Thursday, May 31, 2007

Challenge/Powerpoint/De nouveaux sommets

A recent translation of a presentation prompted me to describe some aspects of this type of work, of which a unilingual person may not be aware. A conversation with the client revealed that the presentation might be presented in English but with the French version projected at the same time so that the participants (mostly French-speakers) would be able to follow.

Les diapositives anglaises étaient bien remplies, donc pas question de traduire textu sans rallonger la présentation. Il a donc fallu condenser pour laisser l’essentiel et retirer le bla-bla-bla.

The most effective way to translate such a document is to overwrite the English with French, not disturbing the layout and the fonts. Because French is 15 to 30% longer, some wording became hidden by the clip art illustrations. To make the French visible, I had to either shrink or move the illustrations so that they would not interfere.

Certaines traductions de titres étaient trop longues – j’ai les modifier et dans certains diminuer la police pour les faire entrer dans l’espace prévu.

A lengthy listing of participants included Canadian national organizations which have an official French title. I had to research their official names on the Internet and insert the new names in alphabetical order in the listing.

A chart showing a process used the words Good and Bad as legends – which of course did not allow enough space for the French – Looking outside the box, I decided to use emoticons: :-) and :-(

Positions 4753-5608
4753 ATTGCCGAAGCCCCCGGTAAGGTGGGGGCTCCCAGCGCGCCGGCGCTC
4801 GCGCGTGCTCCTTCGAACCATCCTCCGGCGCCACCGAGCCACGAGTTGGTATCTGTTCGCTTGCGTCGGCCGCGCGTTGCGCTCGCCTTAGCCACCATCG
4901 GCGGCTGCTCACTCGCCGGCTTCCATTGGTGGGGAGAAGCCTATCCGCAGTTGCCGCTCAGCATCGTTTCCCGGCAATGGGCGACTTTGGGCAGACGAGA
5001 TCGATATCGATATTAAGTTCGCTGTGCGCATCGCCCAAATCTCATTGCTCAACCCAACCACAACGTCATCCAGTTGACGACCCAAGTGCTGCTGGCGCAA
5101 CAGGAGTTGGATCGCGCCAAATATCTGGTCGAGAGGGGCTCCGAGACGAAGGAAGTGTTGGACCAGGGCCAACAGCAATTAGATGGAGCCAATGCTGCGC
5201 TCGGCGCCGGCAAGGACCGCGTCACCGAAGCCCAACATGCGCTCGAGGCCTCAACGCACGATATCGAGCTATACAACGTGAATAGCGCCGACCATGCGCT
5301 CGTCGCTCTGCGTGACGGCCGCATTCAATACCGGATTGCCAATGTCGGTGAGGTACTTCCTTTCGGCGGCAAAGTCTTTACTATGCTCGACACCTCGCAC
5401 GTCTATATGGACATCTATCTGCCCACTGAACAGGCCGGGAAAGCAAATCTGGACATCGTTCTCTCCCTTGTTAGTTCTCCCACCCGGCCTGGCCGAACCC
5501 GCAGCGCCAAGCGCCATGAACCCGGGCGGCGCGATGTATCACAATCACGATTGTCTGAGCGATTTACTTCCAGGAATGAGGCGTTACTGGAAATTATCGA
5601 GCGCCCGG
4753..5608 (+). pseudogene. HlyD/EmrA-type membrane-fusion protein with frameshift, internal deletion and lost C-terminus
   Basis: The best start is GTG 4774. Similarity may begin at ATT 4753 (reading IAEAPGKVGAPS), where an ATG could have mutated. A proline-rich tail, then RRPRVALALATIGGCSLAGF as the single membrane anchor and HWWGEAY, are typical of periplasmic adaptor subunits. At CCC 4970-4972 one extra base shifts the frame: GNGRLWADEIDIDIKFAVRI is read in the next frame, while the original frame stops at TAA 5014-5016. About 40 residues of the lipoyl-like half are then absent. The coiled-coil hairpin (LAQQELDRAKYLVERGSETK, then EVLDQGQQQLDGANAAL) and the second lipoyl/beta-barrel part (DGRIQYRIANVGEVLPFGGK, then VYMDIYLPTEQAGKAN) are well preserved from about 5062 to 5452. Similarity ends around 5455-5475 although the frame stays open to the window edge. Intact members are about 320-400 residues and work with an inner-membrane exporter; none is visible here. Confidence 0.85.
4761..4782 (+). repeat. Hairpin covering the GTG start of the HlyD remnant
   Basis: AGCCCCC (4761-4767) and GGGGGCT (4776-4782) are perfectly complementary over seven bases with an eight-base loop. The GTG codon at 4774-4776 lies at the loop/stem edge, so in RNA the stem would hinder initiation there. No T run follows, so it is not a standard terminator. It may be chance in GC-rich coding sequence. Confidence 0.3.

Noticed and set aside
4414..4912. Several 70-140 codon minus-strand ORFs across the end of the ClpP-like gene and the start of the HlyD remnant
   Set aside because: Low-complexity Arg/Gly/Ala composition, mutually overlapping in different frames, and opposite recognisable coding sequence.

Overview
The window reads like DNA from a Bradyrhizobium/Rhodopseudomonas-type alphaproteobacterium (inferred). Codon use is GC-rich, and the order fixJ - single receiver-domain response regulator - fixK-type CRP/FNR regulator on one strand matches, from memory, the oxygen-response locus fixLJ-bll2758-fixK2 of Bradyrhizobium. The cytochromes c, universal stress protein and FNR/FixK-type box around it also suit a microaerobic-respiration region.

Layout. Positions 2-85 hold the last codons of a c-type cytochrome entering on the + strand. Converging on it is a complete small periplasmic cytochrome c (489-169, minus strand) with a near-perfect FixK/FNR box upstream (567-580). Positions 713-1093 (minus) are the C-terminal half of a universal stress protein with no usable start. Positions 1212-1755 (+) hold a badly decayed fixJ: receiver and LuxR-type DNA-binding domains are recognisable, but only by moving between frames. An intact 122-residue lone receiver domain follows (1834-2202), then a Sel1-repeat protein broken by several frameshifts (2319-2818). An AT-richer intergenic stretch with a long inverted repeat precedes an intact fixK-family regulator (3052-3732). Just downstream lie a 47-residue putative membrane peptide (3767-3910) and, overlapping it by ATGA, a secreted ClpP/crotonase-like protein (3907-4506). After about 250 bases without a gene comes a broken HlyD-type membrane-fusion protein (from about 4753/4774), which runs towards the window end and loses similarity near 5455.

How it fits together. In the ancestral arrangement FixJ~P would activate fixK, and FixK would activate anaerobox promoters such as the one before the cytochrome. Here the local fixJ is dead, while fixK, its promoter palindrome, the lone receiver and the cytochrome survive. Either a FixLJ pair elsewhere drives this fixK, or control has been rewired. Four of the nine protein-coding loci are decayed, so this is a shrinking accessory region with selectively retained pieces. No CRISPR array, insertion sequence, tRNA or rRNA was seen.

The spell-checking was carried out twice: first, I displayed the presentation in Outline view and copied the text unto a Word document. I then used my faithful ProLexis to carry out an extensive grammatical and spelling checks. Then I selected the whole PPT text (in Outline view), went into the Tool menu , checked language and chose French and carried out the second spell check.

L’impression finale de la présentation, en format “Handout”, m’a permis de voir la façon dont les diapos se suivent. La projection, en version Slide show, donna une vue d’ensemble.

Dave Paradi, a fellow Canadian has been sending me in the last few years his informative newsletter on ¨PowerPoint”. I have also used his book “Guide to PowerPoint” extensively. I would recommend it to any English PPT writer and to any translator.

Translation of this nature is akin to a pyramid which has to be deconstructed into its component pieces and then reassembled into its French equivalents. That is the reason I often remind my clients of a statement I borrowed from a friend and colleague of mine, Pete Peters, who worked in Quality Control at General Motors:

"Quality is never an accident: it is always the result of high intention, sincere effort, intelligent direction and skillful execution; it represents the wise choice of many alternatives."

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